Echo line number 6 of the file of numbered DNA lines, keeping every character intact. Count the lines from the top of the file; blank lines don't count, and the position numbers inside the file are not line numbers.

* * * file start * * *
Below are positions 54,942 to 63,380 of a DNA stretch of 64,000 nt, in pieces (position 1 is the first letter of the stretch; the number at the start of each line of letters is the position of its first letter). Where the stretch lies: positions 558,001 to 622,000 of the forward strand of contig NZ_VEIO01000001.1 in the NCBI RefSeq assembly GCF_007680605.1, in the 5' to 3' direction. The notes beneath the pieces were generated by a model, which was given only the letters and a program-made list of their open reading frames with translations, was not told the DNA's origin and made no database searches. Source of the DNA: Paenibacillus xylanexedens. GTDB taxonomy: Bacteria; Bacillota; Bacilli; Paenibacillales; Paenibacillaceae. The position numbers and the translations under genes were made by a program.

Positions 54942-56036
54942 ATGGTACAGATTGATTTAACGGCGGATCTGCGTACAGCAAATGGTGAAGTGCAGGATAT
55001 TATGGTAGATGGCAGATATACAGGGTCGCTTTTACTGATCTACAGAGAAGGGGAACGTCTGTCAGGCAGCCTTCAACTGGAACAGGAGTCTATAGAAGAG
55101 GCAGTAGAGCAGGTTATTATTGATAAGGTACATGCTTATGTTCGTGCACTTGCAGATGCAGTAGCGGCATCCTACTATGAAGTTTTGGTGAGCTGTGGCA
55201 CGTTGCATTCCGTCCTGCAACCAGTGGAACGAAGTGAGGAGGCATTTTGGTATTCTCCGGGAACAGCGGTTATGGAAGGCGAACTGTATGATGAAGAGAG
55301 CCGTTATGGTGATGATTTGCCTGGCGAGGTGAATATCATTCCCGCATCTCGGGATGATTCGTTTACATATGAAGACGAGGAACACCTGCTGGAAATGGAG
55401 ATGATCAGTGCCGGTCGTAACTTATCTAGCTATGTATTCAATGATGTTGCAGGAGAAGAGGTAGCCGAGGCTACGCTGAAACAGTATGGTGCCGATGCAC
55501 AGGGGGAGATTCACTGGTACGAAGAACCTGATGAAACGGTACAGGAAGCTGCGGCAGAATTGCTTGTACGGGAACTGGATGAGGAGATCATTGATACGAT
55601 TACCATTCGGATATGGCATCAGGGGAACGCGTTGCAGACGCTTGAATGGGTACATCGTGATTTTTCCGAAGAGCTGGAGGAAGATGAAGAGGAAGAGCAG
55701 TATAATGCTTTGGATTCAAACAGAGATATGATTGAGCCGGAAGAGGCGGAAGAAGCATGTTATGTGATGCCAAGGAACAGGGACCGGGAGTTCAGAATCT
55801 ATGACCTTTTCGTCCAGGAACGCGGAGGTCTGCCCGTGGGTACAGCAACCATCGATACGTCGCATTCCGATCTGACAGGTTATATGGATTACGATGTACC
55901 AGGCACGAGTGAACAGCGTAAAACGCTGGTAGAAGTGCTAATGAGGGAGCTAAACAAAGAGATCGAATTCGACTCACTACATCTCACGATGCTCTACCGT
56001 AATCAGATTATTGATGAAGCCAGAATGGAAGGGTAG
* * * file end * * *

55201 CGTTGCATTCCGTCCTGCAACCAGTGGAACGAAGTGAGGAGGCATTTTGGTATTCTCCGGGAACAGCGGTTATGGAAGGCGAACTGTATGATGAAGAGAG